I also love these weekly science things. I read about the Alpha Centauri thing earlier in the week, how cool would that be to find a planet around there?

Speaking of science stuff, I did see somewhere that Saturn’s moon Rhea may have a thin ring around it which would be a first for a moon that we’ve seen.

Too bad about NASA. Bush said a few years ago he wanted to go to Mars. Guess again, he’s gutting every program except military spending. I will write my congressmen to ask them to support NASA and the promise of exploring the cosmos.

Fascinating. Very fascinating.

I’m an other that really finds this regular topic an insightful round-up of the technologically fascinating, with some great links.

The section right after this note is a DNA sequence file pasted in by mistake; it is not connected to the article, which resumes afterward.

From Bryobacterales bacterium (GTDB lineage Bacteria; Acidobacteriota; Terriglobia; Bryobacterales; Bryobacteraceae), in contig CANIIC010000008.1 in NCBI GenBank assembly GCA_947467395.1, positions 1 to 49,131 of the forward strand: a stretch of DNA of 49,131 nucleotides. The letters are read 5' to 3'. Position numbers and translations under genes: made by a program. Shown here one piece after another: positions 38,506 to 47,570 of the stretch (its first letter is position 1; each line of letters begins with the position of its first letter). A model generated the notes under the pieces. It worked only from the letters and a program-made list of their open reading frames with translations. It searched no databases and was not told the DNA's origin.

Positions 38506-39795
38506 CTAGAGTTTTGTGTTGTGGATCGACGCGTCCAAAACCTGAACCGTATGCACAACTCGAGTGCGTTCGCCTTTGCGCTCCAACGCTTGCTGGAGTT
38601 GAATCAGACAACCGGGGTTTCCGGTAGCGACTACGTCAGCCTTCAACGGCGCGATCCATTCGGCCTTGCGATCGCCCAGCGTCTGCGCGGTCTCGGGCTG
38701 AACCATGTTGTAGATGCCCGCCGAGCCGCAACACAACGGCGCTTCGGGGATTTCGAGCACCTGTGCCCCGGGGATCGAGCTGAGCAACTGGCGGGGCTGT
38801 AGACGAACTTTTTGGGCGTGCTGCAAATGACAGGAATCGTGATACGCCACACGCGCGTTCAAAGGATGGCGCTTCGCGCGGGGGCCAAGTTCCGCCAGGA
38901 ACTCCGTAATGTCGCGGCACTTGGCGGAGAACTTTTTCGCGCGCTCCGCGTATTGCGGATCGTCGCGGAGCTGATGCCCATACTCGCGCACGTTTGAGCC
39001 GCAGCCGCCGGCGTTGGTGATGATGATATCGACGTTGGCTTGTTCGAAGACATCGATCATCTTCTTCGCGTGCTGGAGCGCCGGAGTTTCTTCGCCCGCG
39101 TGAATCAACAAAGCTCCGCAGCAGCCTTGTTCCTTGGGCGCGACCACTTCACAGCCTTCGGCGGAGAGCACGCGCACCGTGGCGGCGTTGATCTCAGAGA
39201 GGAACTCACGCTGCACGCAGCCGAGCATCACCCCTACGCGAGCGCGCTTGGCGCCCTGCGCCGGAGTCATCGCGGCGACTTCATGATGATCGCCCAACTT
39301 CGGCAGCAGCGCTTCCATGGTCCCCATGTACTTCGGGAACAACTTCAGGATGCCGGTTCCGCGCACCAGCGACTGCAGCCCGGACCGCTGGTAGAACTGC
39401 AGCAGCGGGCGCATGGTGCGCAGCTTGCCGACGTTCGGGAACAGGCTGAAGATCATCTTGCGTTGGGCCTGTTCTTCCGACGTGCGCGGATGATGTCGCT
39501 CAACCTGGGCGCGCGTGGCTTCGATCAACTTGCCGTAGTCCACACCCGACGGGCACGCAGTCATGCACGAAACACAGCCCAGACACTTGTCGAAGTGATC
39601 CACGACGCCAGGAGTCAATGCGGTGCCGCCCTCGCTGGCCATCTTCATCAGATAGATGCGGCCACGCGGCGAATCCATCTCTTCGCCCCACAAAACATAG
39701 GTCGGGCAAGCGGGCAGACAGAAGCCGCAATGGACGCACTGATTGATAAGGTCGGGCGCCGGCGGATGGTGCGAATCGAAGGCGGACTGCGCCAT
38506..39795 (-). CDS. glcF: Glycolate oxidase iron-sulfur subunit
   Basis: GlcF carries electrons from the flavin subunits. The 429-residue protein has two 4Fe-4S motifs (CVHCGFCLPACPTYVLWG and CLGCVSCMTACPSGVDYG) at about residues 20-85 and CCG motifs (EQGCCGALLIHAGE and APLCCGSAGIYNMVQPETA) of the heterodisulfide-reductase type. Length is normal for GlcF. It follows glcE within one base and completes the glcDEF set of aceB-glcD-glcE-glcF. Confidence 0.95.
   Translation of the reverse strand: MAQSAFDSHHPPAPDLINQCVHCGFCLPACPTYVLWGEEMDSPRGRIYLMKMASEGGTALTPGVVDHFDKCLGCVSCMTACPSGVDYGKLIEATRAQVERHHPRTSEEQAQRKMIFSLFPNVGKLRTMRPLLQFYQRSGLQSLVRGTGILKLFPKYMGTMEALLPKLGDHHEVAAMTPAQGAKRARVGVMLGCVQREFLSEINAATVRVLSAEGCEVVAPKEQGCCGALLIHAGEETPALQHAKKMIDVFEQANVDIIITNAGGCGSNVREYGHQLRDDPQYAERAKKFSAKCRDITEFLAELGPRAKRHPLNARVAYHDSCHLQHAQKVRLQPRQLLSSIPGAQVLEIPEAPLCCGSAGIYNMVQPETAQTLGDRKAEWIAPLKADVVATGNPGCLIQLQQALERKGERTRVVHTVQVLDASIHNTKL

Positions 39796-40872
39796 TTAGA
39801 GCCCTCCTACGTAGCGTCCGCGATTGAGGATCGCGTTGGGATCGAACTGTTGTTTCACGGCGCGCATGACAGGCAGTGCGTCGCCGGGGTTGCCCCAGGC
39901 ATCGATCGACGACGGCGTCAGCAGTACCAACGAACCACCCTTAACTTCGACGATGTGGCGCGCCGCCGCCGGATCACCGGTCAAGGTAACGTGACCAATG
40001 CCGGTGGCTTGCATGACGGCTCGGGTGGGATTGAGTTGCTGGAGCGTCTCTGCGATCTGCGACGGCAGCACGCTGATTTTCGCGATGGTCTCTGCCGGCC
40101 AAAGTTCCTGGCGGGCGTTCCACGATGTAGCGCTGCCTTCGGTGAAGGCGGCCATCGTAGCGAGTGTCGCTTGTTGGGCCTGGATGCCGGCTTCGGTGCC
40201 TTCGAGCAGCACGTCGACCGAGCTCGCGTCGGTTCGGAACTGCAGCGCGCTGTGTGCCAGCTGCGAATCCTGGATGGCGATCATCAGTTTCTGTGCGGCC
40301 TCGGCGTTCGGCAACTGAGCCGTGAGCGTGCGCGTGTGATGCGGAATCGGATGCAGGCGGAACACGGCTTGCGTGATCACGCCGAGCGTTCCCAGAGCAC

It sure will be interesting if we DO come across an ‘Earth-like Planet’ to see whether it’s colored like most of CBS Digital’s samey green and blue ones…

New L.E.D.’s Great!

#26 How you can compare Fantasy to Science Fiction is beyond me.

– A (not too lucky) trek insignia from NASA…

So romulan power cores make more Scientific sense than Federation warp cores!!!!!!!!!!!!!!!!!
Who’da thunk it??????????

Romulan energy cores of course running off an artificial quantim singularity…….. I really need a girlfriend……. Or a dog……

That avalanche pic is awesome..

# 17 Jackson those are are some very good points. true enough at a greater distance it probably could be habitable. #18 Kayla Being a Binary Star i would image that the climate of said earth like world would be one of extremes as a result of the combined energy output and gravity of both suns.


Eres un pendejo, sip. Busca una wircha que te algo bueno.